Maryland high school makes first trip to National Science Olympiad Tournament
“Get excited, get happy, get pumped,” senior Joseph Ayoub tells his Science Olympiad teammates during an afterschool study session at Maryland’s Centennial High School in early May. “We are going to Florida! We are representing our school, our state, our community,” Ayoub said.
Ayoub and his 14 teammates are gearing up for the National Science Olympiad Tournament in Orlando -- a science competition for middle school and high school students that plays out like an athletic track meet. In one day, they will go head-to-head with teams from across the U.S. in 23 events and 2 trial events that will test their knowledge and building skills in a wide array of scientific disciplines like genetics, earth science, chemistry, anatomy, physics, geology, mechanical engineering and mathematics.
This is Centennial’s first trip to the tournament, and the team is filled with nervous anticipation. They are lead by their coach Jason Piluk, the school’s biology teacher. Piluk started the program 4 years ago and has been steadily building the team each year with this goal in mind.
“The students came to me and wanted to start the club and needed a coach – I didn’t even know what it [Science Olympiad] was,” admits Piluk. Piluk serves as team advisor and helps with logistics, like travel to regional and state tournaments. The students, lead by officers (typically seniors), oversee fundraisers, develop and implement pre-season tests (a.k.a., "tryouts"), mentor, analyze data and competition results, and maintain lines of communication between club members.
Students meet after school weekly and bi-weekly throughout the year for up to two hours a day. As competitions approach, meetings increase to two times a week and just prior to a competition students meet every day of the week.
The club has about 45 members, but only 15 are allowed to compete in Orlando, so Piluk has assembled a varsity team of mostly juniors and seniors -- nine boys and six girls.
Students compete in teams of 2-3 with each student competing in multiple events. For example, junior Seung Lee will be competing in 4 events.
“I am doing Thermodynamics, Chemistry Lab, Technical Problem Solving and Fermi Questions,” said Lee as he tinkered with the insulator for the Thermodynamics event in Piluk’s classroom. In this hands-on, inquiry-based event, teams must construct an insulated device ahead of time that is designed to retain heat. They also complete a written test on thermodynamic concepts, all within 50 minutes. Lee’s insulator is a small wooden box lined with insulation with a beaker in the center of it. A thermometer placed in the beaker tracks the temperature. “We have to keep it as hot as possible and predict what temperature it will be at by the end of a certain amount of time,” explains Lee.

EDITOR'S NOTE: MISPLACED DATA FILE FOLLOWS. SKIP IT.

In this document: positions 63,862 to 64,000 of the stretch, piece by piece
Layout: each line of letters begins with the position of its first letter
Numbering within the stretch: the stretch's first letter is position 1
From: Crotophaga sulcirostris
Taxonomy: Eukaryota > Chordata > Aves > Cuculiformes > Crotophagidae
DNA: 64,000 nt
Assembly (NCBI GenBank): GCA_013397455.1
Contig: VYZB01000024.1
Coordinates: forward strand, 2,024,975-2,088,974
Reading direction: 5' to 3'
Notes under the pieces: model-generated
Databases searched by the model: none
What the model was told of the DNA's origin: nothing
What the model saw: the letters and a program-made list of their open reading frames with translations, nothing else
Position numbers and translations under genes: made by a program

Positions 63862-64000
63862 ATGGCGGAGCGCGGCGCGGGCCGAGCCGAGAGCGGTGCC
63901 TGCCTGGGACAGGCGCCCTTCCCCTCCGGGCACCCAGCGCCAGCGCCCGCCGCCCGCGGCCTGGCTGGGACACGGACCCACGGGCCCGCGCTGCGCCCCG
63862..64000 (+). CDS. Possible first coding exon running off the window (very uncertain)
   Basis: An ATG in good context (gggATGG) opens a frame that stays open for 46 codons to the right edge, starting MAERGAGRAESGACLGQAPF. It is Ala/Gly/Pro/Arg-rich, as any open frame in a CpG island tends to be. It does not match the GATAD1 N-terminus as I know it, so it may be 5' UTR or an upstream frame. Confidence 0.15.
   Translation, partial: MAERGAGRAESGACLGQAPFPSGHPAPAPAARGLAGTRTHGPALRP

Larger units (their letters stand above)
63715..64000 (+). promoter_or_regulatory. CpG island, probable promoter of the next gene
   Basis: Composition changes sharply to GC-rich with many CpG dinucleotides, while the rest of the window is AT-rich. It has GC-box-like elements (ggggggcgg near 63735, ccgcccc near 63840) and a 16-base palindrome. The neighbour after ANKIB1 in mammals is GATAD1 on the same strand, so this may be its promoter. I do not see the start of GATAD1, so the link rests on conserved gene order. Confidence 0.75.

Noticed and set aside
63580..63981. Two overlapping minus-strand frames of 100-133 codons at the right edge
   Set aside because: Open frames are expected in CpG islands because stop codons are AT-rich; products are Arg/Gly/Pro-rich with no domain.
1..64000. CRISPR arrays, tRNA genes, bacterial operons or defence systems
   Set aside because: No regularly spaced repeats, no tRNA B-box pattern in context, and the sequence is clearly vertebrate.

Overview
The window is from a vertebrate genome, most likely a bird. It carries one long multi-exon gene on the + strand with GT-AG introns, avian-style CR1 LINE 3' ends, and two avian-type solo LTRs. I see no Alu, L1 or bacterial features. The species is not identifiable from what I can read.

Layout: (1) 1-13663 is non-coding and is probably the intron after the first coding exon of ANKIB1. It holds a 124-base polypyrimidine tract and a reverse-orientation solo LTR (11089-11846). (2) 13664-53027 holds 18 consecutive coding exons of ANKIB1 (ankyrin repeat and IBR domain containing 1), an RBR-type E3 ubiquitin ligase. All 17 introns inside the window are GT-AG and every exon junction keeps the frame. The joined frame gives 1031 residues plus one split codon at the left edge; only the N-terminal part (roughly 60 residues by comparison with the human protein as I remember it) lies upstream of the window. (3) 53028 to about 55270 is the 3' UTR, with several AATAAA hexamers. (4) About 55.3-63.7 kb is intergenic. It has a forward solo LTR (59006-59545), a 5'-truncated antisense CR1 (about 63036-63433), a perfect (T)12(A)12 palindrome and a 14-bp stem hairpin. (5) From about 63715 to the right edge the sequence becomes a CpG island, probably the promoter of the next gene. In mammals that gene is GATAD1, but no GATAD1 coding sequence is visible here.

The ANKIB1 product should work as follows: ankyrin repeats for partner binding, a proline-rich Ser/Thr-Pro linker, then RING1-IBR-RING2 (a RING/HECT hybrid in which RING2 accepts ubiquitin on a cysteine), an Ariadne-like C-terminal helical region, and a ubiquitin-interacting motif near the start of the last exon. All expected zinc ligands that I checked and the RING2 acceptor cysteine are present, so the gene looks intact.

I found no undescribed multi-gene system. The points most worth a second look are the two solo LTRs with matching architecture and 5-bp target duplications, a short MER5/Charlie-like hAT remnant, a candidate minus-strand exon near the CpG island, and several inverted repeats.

Not far from where Lee is working on the insulator, junior Jacqueline Chen and senior Ge Zhang are pouring over The Sibley Guide to Trees. They are prepping for the Forestry event that requires identifying North American trees given their leaves and other parts. With the tournament just two weeks away they are in cram mode. “We’ve only competed in Maryland and Pennsylvania, so we’ve only had to know eastern trees but now that we are going to Nationals, we have to know all these western trees too,” says Chen. Before joining the club Chen and Zhang both admit they didn’t know much about trees, but that’s all changed. “When I’m going home on the bus, bored and starring out the window, I’ll see all these trees around and I’ll be like 'I know that pine!'” Zhang said.
And that is one of the goals of Science Olympiad, to spark kids interest in science and encourage them to pursue STEM degrees.
Helicopters, robot arm and musical instruments
While most of the 23 events are written tests, there are a handful of model building challenges. Piluk and his students refer to them as “the builds.” Among this year’s “builds” – construct two different musical instruments of any type based on a 12-tone tempered scale, design and build the most efficient tower possible, built a robot arm that can pick up objects and move them into scoring positions.
In the Gravity Vehicle event, teams design, build and test a vehicle and ramp that uses gravitational potential energy as the vehicle’s sole means of propulsion to reach a target point as quickly, as accurately and as close to the predicted time as possible.
The cost to build these models can put a dent in the club’s budget, so they applied for and received grant money from Northrop Grumman -- $300 each to build their robot arm and tower.